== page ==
In chapter 4, his analysis turns to consider how contextual or pragmatic elements influence how an imperative verb is understood. These contextual elements include social hierarchy, politeness, event sequencing of the verb, and who benefits from the fulfillment of the verbal action. For example, when the imperative is used by a speaker of higher social rank, the imperative usually takes on the force of a command (pp. 206-16). Of particular note in this chapter is his analysis of third-person imperatives in relationship to politeness strategies, social rank (most are employed in situations where the lower-rank individual is addressing someone of higher rank), and indirect commands to a second person (Matt 5:6:”let your light shine before men”).

Fantin's overall conclusions are rather straightforward and level-headed. The imperative mood conveys a volitional/directive force, and we need to approach every instance of these verbs in the text in a multidimensional manner (pp. 309-12). The multilevel analysis that is evidenced in his consideration of the various texts is in many cases very insightful. I have had the opportunity to use examples from his text when teaching first- and second-year Greek classes to help them grasp the nuances between the various ways a command can be constructed in Koine Greek, and also as tool to help them perceive some of the sociological elements embedded in the grammatical and lexical elements in the text.

The third and fourth chapters are excellent examples of applying linguistic theories to biblical exegesis. As such, they are a good introduction for a biblical scholars interested in learning more about linguistic approaches to the biblical texts. A particular strength of the current volume are the five appendixes that provide a clear and concise introduction and evaluation of the contribution of modern linguistic approaches, linguistic issues concerning grammatical mood, and semantic-versus-pragmatic distinctions. The final two appendices contain tables that lists parallel passages in the Synoptic Gospels that contain imperatival constructions (e.g., where Mark may use the imperative mood and Luke the subjunctive), and a list of passages that contain the imperative, καί, and future indicative constructions.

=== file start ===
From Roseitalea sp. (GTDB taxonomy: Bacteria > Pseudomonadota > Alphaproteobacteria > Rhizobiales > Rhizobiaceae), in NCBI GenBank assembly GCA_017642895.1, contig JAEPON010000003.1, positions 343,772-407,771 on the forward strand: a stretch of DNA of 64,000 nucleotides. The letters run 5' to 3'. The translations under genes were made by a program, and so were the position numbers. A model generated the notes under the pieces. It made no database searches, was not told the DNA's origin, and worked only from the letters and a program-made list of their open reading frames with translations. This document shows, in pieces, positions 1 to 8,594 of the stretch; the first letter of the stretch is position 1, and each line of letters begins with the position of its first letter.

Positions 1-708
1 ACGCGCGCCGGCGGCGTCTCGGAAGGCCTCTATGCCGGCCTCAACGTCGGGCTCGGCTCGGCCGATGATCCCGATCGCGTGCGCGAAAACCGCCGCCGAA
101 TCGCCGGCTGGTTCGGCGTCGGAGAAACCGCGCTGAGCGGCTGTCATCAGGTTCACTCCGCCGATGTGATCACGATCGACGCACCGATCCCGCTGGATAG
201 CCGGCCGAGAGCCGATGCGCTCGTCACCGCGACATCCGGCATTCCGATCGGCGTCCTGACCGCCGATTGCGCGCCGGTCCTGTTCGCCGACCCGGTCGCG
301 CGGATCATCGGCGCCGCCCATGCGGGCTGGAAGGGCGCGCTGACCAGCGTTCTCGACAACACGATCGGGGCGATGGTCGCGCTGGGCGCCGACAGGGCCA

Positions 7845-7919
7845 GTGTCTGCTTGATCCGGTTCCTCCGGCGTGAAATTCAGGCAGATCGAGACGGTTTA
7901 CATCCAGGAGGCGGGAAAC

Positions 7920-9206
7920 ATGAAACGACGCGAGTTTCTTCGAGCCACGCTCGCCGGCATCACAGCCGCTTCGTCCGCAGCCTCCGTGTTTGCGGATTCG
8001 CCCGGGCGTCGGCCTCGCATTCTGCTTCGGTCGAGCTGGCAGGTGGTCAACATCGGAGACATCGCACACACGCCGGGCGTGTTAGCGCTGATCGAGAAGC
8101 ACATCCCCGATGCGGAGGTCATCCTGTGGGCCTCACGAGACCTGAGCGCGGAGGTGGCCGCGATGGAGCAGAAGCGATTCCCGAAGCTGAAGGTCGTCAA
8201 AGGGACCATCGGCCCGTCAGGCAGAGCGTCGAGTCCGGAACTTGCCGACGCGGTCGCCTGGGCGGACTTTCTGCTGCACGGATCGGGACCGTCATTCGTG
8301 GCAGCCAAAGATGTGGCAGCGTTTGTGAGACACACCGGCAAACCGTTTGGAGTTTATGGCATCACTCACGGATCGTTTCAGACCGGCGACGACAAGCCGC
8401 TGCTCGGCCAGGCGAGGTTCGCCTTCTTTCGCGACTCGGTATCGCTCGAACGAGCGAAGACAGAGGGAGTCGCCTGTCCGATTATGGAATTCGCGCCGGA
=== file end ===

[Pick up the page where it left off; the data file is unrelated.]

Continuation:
One question I am left with is why the author chose Sydney Lamb's NCSL framework when a more extensive Cognitive Linguistic approach to linguistics is embodied in the works of Charles Fillmore, Ronald Langacker, John Taylor, Eve Sweetser, and Gilles Fauconnier, to name a few (see the Oxford Handbook of Cognitive Linguistics).Overall, Fantin's book makes a valuable contribution to the Studies in Biblical Greek series, advances our understanding of the Koine Greek imperative mood, and can be profitably employed in various teaching contexts.

David Parris

David Parris
Fuller Theological Seminary (Colorado campus)
Colorado Springs, Colorado, USA